CBC/Radio-Canada welcomes the Canadian Radio-television Telecommunications Commission (CRTC)’s policy decision today, which contains several important components that – once implemented – will pave the way to a healthy conventional television-broadcasting environment.
Today’s announcement establishes terms and conditions that enhance the Local Programming Improvement Fund (LPIF), a fund created last October to ensure that viewers in smaller Canadian markets continue to receive a diversity of local programming.
“The Commission’s commitment to supporting local programming is very important at this time given the state of the economy, and is a critical first step to resolving the broader economic issues facing conventional broadcasters in Canada,” said Hubert T. Lacroix, President and CEO of CBC/Radio-Canada.
As a second step, the Commission officially launched a public proceeding to develop a new regulatory framework that will enable market forces to establish fair value for the local and distant signals of conventional broadcasters.
In an effort to support the move toward fair market value negotiation, last week CBC/Radio-Canada provided the Commission and interested parties with one possible approach to establishing a binding regulatory framework that would determine the value for signal compensation. Effectively, the proposed Order would use section 9(1)(h) of the Broadcasting Act to establish that cable and satellite providers cannot carry the signals of conventional broadcasters without first concluding a signed Agreement.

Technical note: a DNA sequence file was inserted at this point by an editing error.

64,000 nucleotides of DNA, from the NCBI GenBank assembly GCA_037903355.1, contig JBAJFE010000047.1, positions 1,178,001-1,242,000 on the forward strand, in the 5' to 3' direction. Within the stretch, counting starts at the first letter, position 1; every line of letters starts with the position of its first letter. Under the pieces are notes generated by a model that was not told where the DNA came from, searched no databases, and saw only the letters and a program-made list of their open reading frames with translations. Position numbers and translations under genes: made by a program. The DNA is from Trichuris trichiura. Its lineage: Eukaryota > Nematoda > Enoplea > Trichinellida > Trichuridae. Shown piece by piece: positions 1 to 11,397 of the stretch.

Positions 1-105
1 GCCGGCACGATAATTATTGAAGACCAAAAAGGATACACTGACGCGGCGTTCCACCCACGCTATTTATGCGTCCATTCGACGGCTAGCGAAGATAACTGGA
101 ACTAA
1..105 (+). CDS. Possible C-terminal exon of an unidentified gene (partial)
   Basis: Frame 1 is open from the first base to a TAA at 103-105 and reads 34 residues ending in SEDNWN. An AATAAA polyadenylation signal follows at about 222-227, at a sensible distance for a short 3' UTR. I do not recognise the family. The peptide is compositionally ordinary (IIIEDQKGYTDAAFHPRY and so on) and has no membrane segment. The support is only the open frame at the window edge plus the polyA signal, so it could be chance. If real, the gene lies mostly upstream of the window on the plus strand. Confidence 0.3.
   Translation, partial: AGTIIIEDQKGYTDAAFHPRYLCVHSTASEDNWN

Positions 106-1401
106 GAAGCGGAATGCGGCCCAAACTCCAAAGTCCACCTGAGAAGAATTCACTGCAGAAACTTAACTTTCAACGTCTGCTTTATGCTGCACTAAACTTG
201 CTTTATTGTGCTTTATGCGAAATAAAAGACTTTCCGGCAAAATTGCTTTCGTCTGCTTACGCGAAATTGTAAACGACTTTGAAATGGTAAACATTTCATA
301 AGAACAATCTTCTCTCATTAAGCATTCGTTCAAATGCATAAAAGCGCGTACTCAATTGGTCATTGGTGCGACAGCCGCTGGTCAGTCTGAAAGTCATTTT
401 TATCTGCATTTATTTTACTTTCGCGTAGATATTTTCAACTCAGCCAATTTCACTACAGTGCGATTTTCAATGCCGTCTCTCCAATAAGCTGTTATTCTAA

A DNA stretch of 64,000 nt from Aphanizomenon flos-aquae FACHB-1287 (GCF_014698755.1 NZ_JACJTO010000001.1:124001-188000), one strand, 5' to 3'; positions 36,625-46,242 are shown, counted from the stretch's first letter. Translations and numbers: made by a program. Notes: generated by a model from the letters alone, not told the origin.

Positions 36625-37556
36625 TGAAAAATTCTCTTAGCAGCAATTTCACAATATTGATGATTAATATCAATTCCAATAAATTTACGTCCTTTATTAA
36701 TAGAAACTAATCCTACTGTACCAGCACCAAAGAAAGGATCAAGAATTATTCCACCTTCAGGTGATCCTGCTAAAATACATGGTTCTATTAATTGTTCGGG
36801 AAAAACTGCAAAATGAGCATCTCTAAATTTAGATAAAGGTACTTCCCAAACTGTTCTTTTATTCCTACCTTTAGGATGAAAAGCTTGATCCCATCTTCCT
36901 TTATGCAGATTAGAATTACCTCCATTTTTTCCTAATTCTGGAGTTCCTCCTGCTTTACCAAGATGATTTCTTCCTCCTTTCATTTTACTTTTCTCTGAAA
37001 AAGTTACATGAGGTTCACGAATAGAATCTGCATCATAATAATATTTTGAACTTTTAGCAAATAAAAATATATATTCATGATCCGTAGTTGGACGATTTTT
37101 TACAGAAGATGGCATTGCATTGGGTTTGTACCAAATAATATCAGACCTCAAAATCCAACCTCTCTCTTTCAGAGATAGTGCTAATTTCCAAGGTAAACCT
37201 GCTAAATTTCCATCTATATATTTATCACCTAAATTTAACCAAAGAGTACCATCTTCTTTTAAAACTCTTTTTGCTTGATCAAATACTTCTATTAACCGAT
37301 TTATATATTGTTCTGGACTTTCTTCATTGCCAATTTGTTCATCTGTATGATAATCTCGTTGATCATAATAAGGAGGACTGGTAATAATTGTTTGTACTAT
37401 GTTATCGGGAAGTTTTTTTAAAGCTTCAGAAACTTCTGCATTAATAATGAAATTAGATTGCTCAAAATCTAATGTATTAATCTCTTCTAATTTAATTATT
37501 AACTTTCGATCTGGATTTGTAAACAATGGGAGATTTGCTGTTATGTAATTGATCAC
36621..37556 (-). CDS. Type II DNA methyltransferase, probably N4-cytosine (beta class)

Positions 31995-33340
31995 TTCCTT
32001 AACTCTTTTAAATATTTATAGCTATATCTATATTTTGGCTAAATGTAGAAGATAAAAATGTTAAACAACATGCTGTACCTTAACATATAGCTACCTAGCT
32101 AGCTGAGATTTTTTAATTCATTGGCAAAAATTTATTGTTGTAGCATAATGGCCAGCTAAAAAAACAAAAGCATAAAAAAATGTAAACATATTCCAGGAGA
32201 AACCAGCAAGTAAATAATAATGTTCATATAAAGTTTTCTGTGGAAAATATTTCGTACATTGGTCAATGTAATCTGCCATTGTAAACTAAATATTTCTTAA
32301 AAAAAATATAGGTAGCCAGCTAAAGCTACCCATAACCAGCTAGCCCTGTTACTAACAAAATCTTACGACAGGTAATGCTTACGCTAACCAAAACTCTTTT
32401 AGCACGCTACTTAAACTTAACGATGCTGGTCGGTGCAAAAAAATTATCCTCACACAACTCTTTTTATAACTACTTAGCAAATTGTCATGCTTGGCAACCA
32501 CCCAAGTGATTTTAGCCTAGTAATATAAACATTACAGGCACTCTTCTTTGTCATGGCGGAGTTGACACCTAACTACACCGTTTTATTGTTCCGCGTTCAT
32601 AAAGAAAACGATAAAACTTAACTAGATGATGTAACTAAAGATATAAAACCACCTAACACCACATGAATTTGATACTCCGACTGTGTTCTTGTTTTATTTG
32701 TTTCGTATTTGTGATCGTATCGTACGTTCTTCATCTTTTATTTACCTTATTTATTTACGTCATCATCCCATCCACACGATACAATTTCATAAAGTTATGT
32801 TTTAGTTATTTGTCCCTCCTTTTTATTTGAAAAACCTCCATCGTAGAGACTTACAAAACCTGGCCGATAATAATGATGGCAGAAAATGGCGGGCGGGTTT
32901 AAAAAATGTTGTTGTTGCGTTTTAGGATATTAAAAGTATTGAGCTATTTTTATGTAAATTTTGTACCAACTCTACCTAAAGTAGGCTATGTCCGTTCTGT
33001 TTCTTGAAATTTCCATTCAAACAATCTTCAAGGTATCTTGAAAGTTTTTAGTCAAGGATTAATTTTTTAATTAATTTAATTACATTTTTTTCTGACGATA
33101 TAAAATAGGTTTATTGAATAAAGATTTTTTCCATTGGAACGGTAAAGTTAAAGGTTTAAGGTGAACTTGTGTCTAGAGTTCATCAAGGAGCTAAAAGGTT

“We’re pleased that the Commission has committed itself to rethinking the model for conventional television broadcasters,” continued Lacroix. “Conventional broadcasters are the cornerstone of Canadian broadcasting. Ensuring their viability is crucial to the future of the industry.”
CBC/Radio-Canada is Canada's national public broadcaster and one of its largest cultural institutions. The Corporation is a leader in reaching Canadians on new platforms and delivers a comprehensive range of radio, television, Internet, and satellite-based services. Deeply rooted in the regions, CBC/Radio-Canada is the only domestic broadcaster to offer diverse regional and cultural perspectives in English, French and eight Aboriginal languages, plus seven languages for international audiences.